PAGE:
Hong Kong: Most Asian markets rose on Thursday as investors awaited Joe Biden’s proposal for a large-scale stimulus plan and comments from Federal Reserve leaders on the policy outlook.
The news that Donald Trump had been impeached for the second time did not seem to have a direct impact on emotions, despite the fear that the entire United States was turbulent, leading to the inauguration of Biden, who rushed to the Capitol last week, to take office on January 20.
The hope that the world’s top economies will reemerge huge expenditures also obscures concerns about the surge in virus cases and the daily record of deaths in the United States and the United Kingdom. These concerns have forced the government to impose new lockdown measures.
Analysts said a drug being developed by pharma giant Johnson & Johnson could make a huge difference as it would only need one jab and can be transported more easily.
But for now, the focus is on the president-elect’s new economic rescue plan, which he has said would be in the trillions of dollars, with a push for $2,000 cash handouts.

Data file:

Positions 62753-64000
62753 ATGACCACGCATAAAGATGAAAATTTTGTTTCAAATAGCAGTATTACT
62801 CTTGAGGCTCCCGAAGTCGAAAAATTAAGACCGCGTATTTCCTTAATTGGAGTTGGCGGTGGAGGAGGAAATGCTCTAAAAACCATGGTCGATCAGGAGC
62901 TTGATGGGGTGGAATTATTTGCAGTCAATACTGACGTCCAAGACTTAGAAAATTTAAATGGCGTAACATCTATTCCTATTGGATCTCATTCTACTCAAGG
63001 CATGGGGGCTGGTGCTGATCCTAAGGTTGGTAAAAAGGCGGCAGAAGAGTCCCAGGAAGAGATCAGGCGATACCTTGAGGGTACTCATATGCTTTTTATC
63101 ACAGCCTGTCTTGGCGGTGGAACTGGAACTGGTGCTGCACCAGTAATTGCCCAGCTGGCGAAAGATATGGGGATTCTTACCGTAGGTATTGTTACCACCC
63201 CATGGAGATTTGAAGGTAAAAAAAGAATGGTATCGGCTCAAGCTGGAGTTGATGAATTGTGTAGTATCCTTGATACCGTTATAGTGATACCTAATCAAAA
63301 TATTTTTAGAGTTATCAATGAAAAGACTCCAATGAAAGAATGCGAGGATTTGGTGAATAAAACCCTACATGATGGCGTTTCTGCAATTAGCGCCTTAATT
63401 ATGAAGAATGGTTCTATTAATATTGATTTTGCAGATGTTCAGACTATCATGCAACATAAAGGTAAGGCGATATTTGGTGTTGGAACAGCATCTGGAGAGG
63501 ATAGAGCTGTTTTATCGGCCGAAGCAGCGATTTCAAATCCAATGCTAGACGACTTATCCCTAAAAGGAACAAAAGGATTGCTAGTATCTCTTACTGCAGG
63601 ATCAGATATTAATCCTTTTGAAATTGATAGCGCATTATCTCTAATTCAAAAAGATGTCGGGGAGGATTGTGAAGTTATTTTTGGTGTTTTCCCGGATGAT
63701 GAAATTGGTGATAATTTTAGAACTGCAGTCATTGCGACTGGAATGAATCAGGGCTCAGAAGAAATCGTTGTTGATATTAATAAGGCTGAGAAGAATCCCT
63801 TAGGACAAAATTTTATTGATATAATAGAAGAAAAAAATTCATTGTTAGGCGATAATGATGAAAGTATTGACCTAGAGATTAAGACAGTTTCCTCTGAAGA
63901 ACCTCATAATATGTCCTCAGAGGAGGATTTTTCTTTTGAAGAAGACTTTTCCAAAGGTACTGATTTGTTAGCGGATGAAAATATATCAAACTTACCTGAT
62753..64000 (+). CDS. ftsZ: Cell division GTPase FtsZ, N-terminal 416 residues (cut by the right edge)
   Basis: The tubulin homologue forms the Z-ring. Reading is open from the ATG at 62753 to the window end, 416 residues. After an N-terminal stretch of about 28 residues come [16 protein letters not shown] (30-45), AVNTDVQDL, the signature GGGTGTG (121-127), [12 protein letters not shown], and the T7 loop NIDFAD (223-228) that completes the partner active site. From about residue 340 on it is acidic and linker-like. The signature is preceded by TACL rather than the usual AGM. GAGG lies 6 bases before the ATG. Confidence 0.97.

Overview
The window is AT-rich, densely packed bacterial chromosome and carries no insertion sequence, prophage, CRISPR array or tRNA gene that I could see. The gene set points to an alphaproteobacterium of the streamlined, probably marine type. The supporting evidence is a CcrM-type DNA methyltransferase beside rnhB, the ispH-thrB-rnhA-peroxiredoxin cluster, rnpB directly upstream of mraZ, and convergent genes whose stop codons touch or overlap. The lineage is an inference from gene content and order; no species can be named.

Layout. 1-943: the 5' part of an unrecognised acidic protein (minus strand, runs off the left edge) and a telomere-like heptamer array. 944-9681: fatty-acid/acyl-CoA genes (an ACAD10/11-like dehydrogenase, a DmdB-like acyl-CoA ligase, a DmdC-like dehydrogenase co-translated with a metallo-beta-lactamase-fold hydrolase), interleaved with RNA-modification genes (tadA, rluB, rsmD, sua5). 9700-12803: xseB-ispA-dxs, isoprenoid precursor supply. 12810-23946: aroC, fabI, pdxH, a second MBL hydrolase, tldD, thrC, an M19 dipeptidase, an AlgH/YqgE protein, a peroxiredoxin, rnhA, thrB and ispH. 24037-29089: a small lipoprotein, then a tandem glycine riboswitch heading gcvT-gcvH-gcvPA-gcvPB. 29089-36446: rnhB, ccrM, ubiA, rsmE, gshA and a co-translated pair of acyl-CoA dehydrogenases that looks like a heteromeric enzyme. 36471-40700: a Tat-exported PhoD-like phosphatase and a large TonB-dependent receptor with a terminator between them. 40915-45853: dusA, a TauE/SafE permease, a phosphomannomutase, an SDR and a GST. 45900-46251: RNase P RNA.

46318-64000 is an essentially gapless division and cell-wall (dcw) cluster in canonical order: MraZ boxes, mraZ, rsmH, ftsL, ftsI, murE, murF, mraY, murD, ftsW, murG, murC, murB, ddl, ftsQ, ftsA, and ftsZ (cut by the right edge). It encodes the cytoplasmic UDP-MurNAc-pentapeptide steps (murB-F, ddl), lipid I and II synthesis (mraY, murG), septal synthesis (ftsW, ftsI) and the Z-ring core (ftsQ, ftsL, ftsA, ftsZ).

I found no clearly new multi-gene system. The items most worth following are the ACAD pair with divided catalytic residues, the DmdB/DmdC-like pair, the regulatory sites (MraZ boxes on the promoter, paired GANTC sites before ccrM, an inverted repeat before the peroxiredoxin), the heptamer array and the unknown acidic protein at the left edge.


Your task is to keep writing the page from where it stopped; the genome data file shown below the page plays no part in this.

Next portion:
“Investors are willing to look past the political big uglies (in Washington) to sunny days ahead,” said Axi strategist Stephen Innes.
“Expectations are building for additional and perhaps larger fiscal stimulus efforts as pandemic priorities remain the first order of business for the Biden administration.”
However, there is a worry that with the Senate unlikely to debate the impeachment until after Biden takes office, his legislative programme and cabinet confirmations could be held up.
However, Inness added that the remarks of top Fed officials also made traders feel gratified. They said that they did not support ending the bank’s large-scale monetary easing plan in the short term.
Fed boss Jerome Powell will comment in a webinar later in the day, hoping to come up with a better idea on the policy direction based on Biden’s spending plan. Most observers believe that this will boost the inflation rate. This in turn pushes up interest rate expectations.
The bank’s gigantic bond-buying scheme and easy-money policies have been a key driver of markets’ recovery from their March troughs